British Heart Foundation: Understanding blood clots
While some blood clots can prove useful and stop bleeding, the ones that develop in your veins, also known as deep vein thrombosis, can be harmful.
Deep vein thrombosis, or DVT for short, can be serious once the clots that reside in your veins break loose.
The gel-like clumps can then travel through your bloodstream and get stuck, blocking your blood flow.
This can be a recipe for life-threatening problems, requiring urgent medical attention, according to the NHS.
Fortunately, standing on your tiptoes could help reveal the pesky clots in your leg, according to Professor Mark Whiteley, Founder and Consultant Venous Surgeon at The Whiteley Clinic.
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When blood clots strike in the deep veins, this spurs on inflammation as well as some blockage of the blood flow, the professor explained.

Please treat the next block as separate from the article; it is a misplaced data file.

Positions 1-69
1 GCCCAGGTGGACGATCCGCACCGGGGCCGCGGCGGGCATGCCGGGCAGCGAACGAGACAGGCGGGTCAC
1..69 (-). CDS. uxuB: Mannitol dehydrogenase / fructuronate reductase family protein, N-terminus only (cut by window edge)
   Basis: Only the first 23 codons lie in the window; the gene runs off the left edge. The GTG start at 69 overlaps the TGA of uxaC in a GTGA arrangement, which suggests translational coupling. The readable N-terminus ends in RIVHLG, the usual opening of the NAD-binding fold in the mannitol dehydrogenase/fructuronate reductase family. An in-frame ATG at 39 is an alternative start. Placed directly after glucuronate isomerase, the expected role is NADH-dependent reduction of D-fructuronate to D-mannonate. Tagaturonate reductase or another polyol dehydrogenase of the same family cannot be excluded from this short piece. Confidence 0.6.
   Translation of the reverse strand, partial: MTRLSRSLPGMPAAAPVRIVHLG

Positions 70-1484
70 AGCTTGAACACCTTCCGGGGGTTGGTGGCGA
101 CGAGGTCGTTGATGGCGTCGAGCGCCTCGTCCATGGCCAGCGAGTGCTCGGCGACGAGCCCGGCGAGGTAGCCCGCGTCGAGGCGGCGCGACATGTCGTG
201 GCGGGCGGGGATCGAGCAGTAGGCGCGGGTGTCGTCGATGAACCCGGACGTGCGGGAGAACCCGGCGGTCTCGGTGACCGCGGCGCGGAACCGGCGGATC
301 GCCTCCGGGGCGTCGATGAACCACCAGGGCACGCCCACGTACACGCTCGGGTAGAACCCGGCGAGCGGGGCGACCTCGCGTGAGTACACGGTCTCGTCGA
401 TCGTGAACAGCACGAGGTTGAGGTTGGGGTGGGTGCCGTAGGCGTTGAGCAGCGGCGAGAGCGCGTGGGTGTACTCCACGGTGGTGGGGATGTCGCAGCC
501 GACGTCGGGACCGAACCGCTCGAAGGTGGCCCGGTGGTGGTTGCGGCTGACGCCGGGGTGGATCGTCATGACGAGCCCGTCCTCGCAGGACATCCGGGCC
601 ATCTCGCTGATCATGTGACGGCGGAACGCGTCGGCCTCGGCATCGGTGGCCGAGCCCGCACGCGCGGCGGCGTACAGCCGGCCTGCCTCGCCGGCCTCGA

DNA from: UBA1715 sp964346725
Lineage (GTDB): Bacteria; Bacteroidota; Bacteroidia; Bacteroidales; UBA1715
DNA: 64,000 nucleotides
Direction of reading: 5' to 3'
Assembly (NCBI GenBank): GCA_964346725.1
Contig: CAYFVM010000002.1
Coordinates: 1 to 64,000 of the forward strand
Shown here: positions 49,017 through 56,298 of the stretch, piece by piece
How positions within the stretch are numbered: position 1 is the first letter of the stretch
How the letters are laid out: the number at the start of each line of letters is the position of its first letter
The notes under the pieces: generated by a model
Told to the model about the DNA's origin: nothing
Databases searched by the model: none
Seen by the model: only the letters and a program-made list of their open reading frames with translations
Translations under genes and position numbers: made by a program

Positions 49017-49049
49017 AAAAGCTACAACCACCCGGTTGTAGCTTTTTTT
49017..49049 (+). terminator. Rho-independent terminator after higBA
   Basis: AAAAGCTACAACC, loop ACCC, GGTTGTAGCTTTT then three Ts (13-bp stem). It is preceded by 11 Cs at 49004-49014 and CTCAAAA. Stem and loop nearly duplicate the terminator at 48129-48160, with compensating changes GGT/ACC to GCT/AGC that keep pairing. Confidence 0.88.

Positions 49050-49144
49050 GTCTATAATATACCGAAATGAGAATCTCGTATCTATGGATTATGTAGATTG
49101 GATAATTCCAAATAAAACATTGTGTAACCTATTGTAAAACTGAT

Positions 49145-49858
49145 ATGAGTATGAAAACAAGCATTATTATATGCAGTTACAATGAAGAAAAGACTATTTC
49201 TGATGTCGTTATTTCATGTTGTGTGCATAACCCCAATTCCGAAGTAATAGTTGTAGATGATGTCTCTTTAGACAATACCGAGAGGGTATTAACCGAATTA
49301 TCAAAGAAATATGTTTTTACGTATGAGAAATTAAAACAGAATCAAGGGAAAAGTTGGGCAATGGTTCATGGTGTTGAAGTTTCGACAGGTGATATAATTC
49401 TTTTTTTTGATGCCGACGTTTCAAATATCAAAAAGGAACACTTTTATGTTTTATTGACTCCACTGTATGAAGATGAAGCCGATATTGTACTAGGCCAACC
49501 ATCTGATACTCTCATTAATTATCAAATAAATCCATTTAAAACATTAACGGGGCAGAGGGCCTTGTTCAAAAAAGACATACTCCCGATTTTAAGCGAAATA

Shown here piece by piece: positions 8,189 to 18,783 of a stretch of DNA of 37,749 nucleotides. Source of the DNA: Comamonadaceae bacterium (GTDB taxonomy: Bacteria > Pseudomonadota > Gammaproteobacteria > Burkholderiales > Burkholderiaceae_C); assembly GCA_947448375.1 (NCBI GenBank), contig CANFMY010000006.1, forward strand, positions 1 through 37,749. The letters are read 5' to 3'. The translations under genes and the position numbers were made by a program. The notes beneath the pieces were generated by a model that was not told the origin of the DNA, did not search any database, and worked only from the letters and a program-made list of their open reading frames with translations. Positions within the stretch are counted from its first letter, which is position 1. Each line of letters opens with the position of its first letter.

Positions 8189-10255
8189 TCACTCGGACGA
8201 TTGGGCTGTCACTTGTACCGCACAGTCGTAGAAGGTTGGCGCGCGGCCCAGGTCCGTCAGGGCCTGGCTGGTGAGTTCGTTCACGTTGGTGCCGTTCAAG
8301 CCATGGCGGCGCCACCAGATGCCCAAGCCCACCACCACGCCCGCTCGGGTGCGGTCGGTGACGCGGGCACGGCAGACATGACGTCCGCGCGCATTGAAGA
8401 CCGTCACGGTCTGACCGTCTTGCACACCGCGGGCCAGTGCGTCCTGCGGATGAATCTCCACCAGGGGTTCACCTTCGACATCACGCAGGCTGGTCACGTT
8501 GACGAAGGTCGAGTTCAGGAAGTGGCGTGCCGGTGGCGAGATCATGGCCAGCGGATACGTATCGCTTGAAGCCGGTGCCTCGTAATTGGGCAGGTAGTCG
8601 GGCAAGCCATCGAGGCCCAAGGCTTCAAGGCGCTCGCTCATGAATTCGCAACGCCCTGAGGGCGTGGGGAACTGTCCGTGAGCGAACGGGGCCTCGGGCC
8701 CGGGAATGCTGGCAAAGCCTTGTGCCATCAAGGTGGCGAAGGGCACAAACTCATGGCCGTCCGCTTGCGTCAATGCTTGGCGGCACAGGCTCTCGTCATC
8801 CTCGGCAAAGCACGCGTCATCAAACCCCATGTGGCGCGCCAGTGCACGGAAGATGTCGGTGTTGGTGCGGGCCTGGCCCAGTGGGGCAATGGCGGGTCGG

Therefore, the red flag signs and symptoms will depend on where the deep vein thrombosis forms.
If the clot develops in your lower leg, then the tiptoe test could help identify it.
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The professor explained that a “classic” symptom is a painful calf, particularly when you try to stand on your toes.
He said: “The discomfort can be sudden but is more likely to progress over a few hours to a day.”
Other tell-tale signs of blood clots in this area could include swelling and blue discolouration of the leg.
As untreated blood clots can prove fatal, you need to seek “urgent” medical help when you identify these symptoms.
The NHS recommends calling 999 or going to A&E if you experience symptoms of DVT, such as pain and swelling, and:
- Chest pain.
It’s crucial to get medical help “as soon as possible” if you think you have blood clots in your deep veins, the health service added.
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